Cruelty against women with legal provisions of Indian Evidence Act,1872.
Article by:-Ashi kaim
When we talk of cruelty against human it can be physical, mental, financial or emotional Men and women are two halves of humanity. Neither can reach their highest creative excellence without the cooperation of the other. The sages have placed woman on the pedestal of ‘mother of mankind’. Paradoxically, the most horrendous cruelties have been inflicted on
her often without reason and without just cause. Adoption of the Constitution which hailed gender justice and protection of women did not achieve the salutary and avowed objectives of “Justice-social, economic and political”. Women in India continue to suffer and be subjected to heinous crimes such as assault, rape, kidnapping, enticement, adultery, sexual harassment, cruelty and others. Various legislative efforts have been made to alleviate the suffering of women and to prevent commission of offences against women. Offences against women have been separately carved out and severe punishment is prescribed to act as a deterrent for potential offenders.Dowry death is one of the biggest evils that exists today. It is a problem, which is so deep rooted in the society that sometimes people do not take it seriously.
Section 2 of THE DOWRY PROHIBITION ACT, 1961 defines dowry as:
`Dowry’ means any property or valuable security given or agreed to be given either directly or indirectly-
(a) by one party to a marriage to the other party to the marriage; or
(b) by the parents of either party to a marriage or by any other person, to either party to the marriage or to any other person at or before or any time after the marriage in connection with the marriage of said parties.
Evidence Act, 1872
Section 113-A: Presumption as to abetment of suicide by a married woman — When the question is whether the commission of suicide by a woman had been abetted by her husband or any relative of her husband and it is shown that she had committed suicide within a period of seven years from the date of her marriage and that her husband or such relative of her husband had subjected her to cruelty, the court may presume, having regard to all the other circumstances of the case, that such suicide had been abetted by her husband or by such relative of her husband. This was held in Krishna Lal v. Union of India.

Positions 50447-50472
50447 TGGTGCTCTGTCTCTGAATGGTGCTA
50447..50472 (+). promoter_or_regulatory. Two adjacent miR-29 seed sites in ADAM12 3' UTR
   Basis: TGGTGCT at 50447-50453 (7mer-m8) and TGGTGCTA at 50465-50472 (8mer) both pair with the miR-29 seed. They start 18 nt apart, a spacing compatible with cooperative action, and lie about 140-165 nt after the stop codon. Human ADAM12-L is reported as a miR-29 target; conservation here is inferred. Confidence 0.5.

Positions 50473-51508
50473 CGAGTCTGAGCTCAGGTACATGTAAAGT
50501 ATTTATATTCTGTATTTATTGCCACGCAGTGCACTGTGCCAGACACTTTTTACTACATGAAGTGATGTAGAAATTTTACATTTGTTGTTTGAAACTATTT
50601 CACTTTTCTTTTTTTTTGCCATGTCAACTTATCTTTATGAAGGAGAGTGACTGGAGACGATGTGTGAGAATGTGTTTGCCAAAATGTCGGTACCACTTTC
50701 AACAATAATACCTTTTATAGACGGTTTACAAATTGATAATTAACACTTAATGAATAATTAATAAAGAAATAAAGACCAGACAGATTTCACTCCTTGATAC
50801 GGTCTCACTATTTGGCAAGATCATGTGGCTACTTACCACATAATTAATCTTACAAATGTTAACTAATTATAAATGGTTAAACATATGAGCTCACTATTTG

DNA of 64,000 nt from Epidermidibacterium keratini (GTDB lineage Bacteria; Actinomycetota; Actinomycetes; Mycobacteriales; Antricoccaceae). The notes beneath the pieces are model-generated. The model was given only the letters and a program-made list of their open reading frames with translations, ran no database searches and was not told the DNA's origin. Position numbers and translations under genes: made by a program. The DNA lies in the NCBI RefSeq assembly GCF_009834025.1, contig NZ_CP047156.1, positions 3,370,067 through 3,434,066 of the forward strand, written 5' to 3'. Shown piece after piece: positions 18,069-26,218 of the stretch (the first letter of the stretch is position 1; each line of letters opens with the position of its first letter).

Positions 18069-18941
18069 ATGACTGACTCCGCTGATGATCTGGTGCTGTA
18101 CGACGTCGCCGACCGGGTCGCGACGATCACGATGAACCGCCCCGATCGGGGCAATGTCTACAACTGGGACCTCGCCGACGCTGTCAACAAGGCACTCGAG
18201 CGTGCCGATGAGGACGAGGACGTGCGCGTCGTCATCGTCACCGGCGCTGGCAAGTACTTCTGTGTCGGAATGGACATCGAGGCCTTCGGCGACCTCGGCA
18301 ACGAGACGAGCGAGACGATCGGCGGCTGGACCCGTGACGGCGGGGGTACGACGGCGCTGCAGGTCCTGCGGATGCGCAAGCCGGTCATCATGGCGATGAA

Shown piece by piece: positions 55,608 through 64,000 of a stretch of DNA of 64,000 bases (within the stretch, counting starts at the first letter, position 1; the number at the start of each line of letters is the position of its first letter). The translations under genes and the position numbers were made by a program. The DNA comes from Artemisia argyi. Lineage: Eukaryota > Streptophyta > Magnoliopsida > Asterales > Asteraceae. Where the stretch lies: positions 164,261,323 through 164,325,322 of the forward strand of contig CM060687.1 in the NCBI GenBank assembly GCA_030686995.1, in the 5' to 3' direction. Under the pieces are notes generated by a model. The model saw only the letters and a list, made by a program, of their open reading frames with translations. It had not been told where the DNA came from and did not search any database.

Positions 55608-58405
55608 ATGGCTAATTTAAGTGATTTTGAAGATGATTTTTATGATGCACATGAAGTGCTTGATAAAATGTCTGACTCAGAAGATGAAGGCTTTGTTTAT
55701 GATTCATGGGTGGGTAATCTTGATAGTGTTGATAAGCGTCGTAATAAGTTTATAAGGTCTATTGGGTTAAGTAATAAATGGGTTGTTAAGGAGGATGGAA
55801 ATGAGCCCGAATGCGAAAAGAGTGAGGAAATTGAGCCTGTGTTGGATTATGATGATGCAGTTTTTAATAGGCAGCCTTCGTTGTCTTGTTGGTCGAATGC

Explanation. — For the purposes of this section, “cruelty” shall have the same meaning as in Section 498-A of the Indian Penal Code (45 of 1860).
Section 498-A and presumption under Evidence Act
Section 113-A, Evidence Act mandates that when a woman commits suicide within seven years of her marriage and it is shown that her husband or any relative of her husband had subjected her to cruelty as per the terms defined in Section 498-A IPC, the court may presume that such suicide has been abetted by the husband or the relative, Pinakin Mahipatray Rawal v. State of Gujarat, (2013) 10 SCC 48.
Burden of proof
The burden is on the accused by leading positive evidence or establishing the circumstances to rebut the presumption. In the absence of such positive evidence or circumstances on behalfof the accused the Court is well within its power to base the conviction. Sections 304B and 498A in the IPC and 113A and 113B of the Evidence Act have been inserted to raise a presumption of certain facts in a given situation, which are otherwise difficult to be proved byleading evidence. As such these provisions should be given their true and full effect by the Courts than to find out some lame excuses for acquittal of the offender. The prosecution under section 304B of IPC cannot escape from the burden of proof that the harassment to cruelty was related to the demand for dowry and such was caused “soon before her death”.
Section 304B and Section 498A- Distinction
Section 304B is a substantive provision creating a new offence and not merely a provision effecting a change in procedure for trial of pre-existing substantive offence. As a consequence, accused cannot be tried and punished for the offence of dowry death provided in section 304B within the minimum sentence of seven years’ imprisonment for an act done by them prior to creation of the new offence of dowry death; Soni Devrajbhai Babubhai v. State of Gujarat.